Federal Court Slams Obama’s Use of Recess Appointment Power

It’s been a bad week for Barack Obama, and things just got worse. On top of the growing scandals over the I.R.S. targeting conservative groups and the Justice Department snooping on journalists, the president has just received a major constitutional reprimand from the federal courts over his dubious exercise of executive power.

According to the Constitution, the president must seek the “advice and consent” of the Senate when filling certain government positions. The president may only bypass this confirmation requirement in those rare cases where a temporary appointment is needed to “fill up all vacancies that may happen during the recess of the Senate.” This is known as the president’s recess appointment power.

In a decision handed down Thursday morning, the U.S. Court of Appeals for the 3rd Circuit ruled that Obama violated the Constitution by making a recess appointment to the National Labor Relations Board when the Senate was not actually in recess, but was instead holding pro forma sessions for the precise purpose of denying him the lawful ability to make a recess appointment. In an unprecedented move in January 2012, Obama simply ignored this legal impediment and made four purported recess appointments anyway, including the addition of three members to the NLRB.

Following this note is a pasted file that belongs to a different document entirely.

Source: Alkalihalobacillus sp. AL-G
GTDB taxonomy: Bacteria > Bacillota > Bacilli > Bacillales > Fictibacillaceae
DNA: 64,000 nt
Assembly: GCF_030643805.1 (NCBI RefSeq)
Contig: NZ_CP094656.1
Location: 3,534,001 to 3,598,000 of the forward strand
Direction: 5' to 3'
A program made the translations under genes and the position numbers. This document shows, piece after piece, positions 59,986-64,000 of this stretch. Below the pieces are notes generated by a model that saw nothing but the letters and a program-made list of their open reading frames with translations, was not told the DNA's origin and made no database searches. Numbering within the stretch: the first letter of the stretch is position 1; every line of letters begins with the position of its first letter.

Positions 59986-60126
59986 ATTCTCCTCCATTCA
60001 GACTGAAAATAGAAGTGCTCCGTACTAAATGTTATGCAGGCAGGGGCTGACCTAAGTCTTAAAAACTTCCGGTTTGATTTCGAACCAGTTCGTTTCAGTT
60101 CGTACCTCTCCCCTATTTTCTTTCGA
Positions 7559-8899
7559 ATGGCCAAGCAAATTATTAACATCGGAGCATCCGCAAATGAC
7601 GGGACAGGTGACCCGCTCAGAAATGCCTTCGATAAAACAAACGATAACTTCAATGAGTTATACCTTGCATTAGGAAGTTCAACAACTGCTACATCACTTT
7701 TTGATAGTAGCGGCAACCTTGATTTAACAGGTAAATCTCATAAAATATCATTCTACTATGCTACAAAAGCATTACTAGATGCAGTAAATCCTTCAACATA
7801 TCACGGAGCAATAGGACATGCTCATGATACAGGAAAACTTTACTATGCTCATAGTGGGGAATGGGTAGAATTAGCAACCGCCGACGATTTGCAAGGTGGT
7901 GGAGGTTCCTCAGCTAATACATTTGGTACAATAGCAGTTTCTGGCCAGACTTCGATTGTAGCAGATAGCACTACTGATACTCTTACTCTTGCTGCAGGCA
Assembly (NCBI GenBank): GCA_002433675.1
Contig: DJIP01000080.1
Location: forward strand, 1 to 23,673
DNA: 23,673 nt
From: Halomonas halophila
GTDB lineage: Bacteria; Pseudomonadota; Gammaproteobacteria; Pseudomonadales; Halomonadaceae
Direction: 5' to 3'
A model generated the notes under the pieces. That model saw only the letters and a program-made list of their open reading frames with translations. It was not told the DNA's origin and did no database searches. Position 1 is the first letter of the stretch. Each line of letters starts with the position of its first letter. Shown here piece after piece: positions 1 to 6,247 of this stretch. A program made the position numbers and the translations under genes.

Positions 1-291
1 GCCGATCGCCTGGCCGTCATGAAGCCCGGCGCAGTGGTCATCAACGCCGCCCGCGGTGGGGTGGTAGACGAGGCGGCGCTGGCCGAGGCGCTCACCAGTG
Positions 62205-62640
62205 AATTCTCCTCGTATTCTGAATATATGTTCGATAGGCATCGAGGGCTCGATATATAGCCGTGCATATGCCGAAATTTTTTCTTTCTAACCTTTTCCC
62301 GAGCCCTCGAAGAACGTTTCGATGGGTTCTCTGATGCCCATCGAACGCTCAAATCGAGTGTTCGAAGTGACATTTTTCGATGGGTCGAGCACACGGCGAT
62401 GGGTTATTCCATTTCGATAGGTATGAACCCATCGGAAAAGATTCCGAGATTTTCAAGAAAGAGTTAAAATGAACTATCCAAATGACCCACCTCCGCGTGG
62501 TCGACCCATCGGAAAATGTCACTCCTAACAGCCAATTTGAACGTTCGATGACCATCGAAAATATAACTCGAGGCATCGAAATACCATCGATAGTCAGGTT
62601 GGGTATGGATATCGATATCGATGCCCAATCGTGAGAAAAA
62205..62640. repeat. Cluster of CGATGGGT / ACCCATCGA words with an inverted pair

In its decision, the 3rd Circuit strongly rejected Obama’s unilateral action. “Nothing in the text of the Clause or the historical record suggests that it is intended to be a type of pressure valve for when the president cannot obtain the Senate‘s consent, whether that be because it has become dysfunctional or because it rejects a president‘s nominations,” the court held. Indeed, the opinion continued, under the government’s interpretation, “If the Senate refused to confirm a president‘s nominees, then the president could circumvent the Senate‘s constitutional role simply by waiting until senators go home for the evening.” So much for the separation of powers.

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